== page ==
But then the pandemic hit, and now many teachers are deciding whether to complete it or call it quits.

…This course takes at least 60 hours to finish, but in some cases teachers are taking up to 120 hours to complete it. Most teachers aren’t compensated for their time. Some districts are offering stipends, if there's room in their budget.

Exactly how many teachers who still need to take the course is unknown. According to a Texas Education Agency update, nearly 90,000 educators have either started or completed the course as of March 9…

Teachers agree that improving reading outcomes is important as Texas struggles to meet reading proficiency assessments. In the latest National Assessment of Educational Progress, known as “The Nation’s Report Card,” less than one-third of fourth graders performed at or above proficient level and only one-quarter of eight graders performed at or above proficient level.

…As unforgiving as the deadline sounds, there have been a few curious exceptions.

The state has allowed districts to exempt art, health education, music, physical education, speech communication and theater arts or theater teachers if they have what is known as an all-level certification, which allows them to teach early childhood education all the way to 12th grade.

An Association of Texas Professional Educators survey of 975 K-3 teachers and administrators conducted last December, only 11 said they hold an all-level certification in one of the subjects that could be exempt.

In that notice to educators this month, the Texas Education Agency seemed to suggest agency officials will consider ways to keep the Reading Academies course down to 60 hours. Districts may also allow teachers to test out of the course.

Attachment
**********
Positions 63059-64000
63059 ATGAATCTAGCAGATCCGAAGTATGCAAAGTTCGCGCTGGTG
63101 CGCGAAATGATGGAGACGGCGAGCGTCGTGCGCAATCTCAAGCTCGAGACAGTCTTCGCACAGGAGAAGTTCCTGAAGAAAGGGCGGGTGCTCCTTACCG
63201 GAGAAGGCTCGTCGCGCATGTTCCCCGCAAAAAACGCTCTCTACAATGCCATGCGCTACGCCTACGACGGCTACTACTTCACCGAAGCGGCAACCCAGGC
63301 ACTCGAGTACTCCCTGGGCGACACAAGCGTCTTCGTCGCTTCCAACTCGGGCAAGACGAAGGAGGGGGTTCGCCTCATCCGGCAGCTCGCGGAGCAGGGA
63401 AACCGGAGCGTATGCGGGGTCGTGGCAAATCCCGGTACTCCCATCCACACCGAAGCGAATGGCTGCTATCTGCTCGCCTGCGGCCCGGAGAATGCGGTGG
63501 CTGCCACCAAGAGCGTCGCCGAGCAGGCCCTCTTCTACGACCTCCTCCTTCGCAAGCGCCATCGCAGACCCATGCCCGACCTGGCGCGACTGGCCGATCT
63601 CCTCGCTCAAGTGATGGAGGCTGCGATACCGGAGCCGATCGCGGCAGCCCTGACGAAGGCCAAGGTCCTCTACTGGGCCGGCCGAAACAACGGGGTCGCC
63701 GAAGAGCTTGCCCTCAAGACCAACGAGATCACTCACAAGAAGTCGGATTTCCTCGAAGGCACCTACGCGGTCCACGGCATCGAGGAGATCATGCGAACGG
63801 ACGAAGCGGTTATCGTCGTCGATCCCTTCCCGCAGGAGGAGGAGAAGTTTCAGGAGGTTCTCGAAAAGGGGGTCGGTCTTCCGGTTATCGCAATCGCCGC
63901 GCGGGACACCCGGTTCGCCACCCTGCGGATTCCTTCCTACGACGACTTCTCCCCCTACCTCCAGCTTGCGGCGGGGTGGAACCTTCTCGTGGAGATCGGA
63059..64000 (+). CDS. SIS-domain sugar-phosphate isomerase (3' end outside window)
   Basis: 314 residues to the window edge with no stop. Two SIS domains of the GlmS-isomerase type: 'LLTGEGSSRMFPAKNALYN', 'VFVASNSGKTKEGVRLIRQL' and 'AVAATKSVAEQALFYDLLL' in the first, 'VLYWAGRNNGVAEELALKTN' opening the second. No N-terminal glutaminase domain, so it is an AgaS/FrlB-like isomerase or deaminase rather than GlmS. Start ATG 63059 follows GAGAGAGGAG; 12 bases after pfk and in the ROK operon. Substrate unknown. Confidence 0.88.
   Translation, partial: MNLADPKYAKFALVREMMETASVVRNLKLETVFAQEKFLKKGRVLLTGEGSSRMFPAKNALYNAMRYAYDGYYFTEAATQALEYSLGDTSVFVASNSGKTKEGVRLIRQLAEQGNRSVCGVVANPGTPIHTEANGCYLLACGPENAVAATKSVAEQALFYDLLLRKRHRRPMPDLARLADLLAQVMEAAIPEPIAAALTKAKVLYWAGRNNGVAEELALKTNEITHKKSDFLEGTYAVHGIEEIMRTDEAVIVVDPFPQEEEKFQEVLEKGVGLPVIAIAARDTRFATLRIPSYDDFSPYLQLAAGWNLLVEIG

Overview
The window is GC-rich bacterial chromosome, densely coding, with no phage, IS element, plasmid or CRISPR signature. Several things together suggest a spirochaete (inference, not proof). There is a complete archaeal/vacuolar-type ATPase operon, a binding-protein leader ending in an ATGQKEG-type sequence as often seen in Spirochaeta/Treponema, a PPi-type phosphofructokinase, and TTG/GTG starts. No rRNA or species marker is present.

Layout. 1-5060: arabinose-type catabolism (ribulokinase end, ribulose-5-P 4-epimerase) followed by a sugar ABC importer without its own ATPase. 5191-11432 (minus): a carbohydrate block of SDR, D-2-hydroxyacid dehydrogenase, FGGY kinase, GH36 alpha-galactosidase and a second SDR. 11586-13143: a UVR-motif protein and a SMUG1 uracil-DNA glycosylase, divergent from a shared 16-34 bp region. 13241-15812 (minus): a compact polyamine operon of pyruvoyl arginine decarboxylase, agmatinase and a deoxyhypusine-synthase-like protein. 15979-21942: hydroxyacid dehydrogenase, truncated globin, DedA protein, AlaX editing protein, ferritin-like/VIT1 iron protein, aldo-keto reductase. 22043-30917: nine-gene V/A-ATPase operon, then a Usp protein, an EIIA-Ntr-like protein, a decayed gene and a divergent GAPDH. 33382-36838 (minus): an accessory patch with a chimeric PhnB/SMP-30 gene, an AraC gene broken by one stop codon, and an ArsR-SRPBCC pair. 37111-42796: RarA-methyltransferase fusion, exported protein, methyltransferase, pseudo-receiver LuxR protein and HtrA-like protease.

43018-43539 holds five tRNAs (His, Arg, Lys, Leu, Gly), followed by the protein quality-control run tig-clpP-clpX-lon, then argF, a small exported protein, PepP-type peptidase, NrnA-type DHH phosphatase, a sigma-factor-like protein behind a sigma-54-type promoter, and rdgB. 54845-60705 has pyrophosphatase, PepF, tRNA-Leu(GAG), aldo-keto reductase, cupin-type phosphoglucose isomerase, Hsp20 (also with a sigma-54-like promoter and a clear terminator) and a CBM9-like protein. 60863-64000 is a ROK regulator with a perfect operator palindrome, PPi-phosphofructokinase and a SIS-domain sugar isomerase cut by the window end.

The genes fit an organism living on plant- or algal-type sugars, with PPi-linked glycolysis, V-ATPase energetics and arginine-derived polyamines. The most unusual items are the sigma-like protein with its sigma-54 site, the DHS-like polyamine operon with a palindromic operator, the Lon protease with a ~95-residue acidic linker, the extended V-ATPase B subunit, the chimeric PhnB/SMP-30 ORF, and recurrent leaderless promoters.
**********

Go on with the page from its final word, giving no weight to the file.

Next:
And the TEA also informed K-6 teachers who have passed the The Science of Teaching Reading Exam that they do not have to take the Reading Academies course.

Andrea Chevalier, a lobbyist with the Association of Texas Professional Educators, said the Reading Academies course is well-intentioned. They found that about 65% of teachers surveyed found the content to be valuable.

…In the same survey by Chevalier’s group, nearly half of the educators reported that the course took more than 120 hours to complete. Only 18% said it took between 60 and 80 hours and 95% said they worked after hours or weekends to finish it.

More time for some, but still departures
Jessica Jolliffe, assistant director of humanities at Austin Independent School District, said most teachers in the district are working on the course on their own time, whether it be after school, weekends or winter break. The district did give teachers time on Jan. 4 to just work on the course.

While teachers would rather not do this on their own time, Jolliffe believes the course content has value and can help students with their reading skills.

Disclosure: Association of Texas Professional Educators and University of Houston have been financial supporters of The Texas Tribune, a nonprofit, nonpartisan news organization that is funded in part by donations from members, foundations and corporate sponsors. Financial supporters play no role in the Tribune's journalism. Find a complete list of them here.